The worldwide cost of research and development, all of which has been charged to cost of goods sold, amounted to $9.1 million, $7.9 million and $8.2 million, in 2005, 2004, and 2003, respectively.

Patents

Although the Company holds several patents with respect to certain of its products, it does not believe that its business is dependent to any material extent upon any single patent or group of patents.

Seasonal Trends and Working Capital Requirements

The Company’s business and that of the machine tool industry in general is cyclical. It is not subject to significant seasonal trends. However, the Company’s quarterly results are subject to fluctuation based on the timing of its shipments of machine tools, which are largely dependent upon customer delivery requirements. Traditionally, the Company has experienced reduced activity during the third quarter of the year, largely as a result of vacations scheduled at its U.S. and European customers’ plants and the Company’s policy of closing its New York and Switzerland facilities for two weeks during the third quarter. As a result, the Company’s third-quarter net sales, income from operations and net income typically have been the lowest of any quarter during the year.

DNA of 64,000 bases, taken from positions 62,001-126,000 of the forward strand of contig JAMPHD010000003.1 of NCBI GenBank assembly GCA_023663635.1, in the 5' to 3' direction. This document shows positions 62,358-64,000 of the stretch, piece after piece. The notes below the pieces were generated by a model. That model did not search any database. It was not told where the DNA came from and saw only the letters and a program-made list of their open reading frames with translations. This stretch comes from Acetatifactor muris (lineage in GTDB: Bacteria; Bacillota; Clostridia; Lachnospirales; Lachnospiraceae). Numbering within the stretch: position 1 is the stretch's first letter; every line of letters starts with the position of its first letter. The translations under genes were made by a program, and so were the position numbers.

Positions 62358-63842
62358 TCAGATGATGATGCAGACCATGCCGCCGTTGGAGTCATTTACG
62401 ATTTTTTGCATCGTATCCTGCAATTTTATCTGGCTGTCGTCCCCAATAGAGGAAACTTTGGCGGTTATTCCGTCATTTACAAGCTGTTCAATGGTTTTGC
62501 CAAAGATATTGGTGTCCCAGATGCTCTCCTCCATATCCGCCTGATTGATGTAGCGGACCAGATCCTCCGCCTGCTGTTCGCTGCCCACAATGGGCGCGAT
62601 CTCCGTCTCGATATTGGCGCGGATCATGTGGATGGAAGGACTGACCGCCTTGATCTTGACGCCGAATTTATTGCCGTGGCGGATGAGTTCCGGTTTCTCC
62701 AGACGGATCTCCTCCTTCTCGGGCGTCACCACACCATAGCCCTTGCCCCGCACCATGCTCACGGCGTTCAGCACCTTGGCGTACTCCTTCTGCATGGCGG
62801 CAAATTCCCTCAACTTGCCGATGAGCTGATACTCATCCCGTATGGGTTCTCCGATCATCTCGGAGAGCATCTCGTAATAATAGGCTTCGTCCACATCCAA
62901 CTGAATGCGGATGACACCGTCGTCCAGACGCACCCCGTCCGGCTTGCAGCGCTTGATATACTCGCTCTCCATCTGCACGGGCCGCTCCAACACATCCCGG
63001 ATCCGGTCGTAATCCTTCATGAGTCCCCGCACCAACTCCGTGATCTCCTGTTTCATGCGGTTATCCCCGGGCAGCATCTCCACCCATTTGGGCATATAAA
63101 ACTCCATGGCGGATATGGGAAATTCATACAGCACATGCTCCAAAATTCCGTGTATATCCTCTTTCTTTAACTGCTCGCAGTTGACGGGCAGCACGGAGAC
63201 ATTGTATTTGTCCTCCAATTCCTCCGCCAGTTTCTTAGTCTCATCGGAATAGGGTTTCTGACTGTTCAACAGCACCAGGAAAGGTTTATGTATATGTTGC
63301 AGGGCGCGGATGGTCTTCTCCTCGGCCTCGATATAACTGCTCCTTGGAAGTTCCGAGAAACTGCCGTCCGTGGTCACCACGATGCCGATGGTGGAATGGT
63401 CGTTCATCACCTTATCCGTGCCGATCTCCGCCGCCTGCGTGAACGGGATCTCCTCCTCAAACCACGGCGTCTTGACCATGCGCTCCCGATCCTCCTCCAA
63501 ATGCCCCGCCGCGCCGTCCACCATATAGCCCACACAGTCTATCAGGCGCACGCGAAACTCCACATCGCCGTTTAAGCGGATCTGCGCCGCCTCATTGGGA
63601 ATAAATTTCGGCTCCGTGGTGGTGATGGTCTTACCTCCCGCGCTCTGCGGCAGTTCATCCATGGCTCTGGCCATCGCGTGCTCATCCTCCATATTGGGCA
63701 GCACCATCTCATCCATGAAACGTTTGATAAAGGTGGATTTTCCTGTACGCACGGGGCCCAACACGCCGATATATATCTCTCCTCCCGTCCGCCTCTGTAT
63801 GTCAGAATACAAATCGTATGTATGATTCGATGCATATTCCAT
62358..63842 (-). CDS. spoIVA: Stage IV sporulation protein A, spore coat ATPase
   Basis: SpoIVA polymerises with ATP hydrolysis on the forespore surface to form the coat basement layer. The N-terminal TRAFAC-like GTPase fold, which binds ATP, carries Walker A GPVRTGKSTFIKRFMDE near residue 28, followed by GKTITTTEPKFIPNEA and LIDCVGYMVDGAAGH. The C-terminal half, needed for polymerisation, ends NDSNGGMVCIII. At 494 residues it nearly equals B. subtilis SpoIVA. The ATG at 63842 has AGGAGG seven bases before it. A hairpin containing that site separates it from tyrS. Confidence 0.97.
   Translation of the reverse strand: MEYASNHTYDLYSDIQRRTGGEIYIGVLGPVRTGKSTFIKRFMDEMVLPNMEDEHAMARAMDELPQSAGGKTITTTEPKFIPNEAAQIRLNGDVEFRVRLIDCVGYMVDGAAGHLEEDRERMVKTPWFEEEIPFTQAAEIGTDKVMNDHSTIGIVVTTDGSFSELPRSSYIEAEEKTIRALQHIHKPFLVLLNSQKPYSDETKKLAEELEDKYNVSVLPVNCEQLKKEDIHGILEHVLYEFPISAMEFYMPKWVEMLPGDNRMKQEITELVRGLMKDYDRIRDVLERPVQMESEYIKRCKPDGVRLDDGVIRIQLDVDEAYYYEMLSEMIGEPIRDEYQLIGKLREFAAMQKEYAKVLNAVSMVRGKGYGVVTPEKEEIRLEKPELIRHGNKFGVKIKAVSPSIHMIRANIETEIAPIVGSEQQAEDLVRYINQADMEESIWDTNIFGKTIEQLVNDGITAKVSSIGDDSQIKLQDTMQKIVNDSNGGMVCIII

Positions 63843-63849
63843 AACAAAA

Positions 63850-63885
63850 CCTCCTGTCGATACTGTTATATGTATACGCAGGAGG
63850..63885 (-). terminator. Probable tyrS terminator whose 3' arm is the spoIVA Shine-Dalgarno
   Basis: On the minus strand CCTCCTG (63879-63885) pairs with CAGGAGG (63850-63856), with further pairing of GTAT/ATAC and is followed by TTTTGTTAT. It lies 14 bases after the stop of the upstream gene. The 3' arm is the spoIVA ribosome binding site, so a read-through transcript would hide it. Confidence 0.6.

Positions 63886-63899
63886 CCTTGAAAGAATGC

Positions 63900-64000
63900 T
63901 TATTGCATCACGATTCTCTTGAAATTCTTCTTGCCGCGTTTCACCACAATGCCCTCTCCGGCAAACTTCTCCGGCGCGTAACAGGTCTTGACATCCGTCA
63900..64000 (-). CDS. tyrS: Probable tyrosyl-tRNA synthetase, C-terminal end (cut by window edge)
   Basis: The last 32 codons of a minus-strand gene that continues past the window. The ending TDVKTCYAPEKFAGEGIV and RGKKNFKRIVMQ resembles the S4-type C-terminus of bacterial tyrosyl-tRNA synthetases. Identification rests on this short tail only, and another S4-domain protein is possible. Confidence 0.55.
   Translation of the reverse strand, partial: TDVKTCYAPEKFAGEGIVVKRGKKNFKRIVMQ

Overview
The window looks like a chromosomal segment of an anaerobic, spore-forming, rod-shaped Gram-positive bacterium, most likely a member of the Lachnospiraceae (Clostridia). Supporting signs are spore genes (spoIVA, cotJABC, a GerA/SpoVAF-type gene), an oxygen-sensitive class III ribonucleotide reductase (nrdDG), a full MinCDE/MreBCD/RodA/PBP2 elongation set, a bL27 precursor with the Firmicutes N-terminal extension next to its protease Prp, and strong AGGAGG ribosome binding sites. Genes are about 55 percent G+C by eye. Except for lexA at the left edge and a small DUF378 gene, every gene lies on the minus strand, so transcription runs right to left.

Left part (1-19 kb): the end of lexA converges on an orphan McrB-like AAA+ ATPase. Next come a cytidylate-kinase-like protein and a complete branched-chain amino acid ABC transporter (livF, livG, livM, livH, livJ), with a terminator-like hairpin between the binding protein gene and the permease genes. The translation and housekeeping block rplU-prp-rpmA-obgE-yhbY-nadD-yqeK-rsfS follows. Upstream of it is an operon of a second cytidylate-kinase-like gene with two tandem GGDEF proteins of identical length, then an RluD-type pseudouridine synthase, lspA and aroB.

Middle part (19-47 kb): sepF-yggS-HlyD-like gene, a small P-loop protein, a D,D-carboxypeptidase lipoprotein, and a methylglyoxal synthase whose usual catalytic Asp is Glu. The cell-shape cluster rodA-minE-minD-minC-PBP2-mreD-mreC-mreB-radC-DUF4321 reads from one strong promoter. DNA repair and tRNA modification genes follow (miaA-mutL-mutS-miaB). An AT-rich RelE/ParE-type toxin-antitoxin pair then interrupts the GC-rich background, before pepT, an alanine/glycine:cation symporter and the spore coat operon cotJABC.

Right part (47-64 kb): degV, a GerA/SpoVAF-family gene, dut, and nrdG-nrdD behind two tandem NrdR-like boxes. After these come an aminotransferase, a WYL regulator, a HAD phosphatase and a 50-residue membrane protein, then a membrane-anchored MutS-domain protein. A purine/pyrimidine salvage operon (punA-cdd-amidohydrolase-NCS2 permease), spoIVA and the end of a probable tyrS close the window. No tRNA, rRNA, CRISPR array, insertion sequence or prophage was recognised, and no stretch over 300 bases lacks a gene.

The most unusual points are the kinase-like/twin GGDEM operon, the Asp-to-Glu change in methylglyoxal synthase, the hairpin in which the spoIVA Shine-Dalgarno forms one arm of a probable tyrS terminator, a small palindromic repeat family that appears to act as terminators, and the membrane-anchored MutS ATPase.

The ability to deliver products within a short period of time is an important competitive criterion. The Company must have inventory on hand to meet customers’ delivery expectations, which for standard machines typically are between immediate to four weeks deliveries. Meeting this requirement is especially difficult with products made in Taiwan, where delivery is extended due to ocean travel times, depending on the location of the customer. This creates a situation where the Company must have inventory of finished machines available in its major markets, including the U.S., China, the U.K. and Germany, as well as finished or nearly finished machines in Taiwan.